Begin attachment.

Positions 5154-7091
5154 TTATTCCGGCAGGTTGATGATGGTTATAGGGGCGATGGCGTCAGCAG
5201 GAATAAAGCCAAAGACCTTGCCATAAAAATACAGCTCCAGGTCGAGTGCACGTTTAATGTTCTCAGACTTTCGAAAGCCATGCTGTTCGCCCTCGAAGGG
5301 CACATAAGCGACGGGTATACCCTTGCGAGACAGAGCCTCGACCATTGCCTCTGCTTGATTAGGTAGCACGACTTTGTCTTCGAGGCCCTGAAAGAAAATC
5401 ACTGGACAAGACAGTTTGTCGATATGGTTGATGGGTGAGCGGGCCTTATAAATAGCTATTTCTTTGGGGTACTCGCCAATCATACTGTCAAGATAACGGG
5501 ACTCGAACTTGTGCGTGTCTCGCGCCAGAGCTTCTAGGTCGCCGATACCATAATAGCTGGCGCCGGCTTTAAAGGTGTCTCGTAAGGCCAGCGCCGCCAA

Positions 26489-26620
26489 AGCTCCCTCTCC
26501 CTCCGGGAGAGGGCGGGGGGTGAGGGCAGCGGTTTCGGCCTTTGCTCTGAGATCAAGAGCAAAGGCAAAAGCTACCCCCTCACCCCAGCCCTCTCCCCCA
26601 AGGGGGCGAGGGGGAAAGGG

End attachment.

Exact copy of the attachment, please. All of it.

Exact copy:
Positions 5154-7091
5154 TTATTCCGGCAGGTTGATGATGGTTATAGGGGCGATGGCGTCAGCAG
5201 GAATAAAGCCAAAGACCTTGCCATAAAAATACAGCTCCAGGTCGAGTGCACGTTTAATGTTCTCAGACTTTCGAAAGCCATGCTGTTCGCCCTCGAAGGG
5301 CACATAAGCGACGGGTATACCCTTGCGAGACAGAGCCTCGACCATTGCCTCTGCTTGATTAGGTAGCACGACTTTGTCTTCGAGGCCCTGAAAGAAAATC
5401 ACTGGACAAGACAGTTTGTCGATATGGTTGATGGGTGAGCGGGCCTTATAAATAGCTATTTCTTTGGGGTACTCGCCAATCATACTGTCAAGATAACGGG
5501 ACTCGAACTTGTGCGTGTCTCGCGCCAGAGCTTCTAGGTCGCCGATACCATAATAGCTGGCGCCGGCTTTAAAGGTGTCTCGTAAGGCCAGCGCCGCCAA

Positions 26489-26620
26489 AGCTCCCTCTCC
26501 CTCCGGGAGAGGGCGGGGGGTGAGGGCAGCGGTTTCGGCCTTTGCTCTGAGATCAAGAGCAAAGGCAAAAGCTACCCCCTCACCCCAGCCCTCTCCCCCA
26601 AGGGGGCGAGGGGGAAAGGG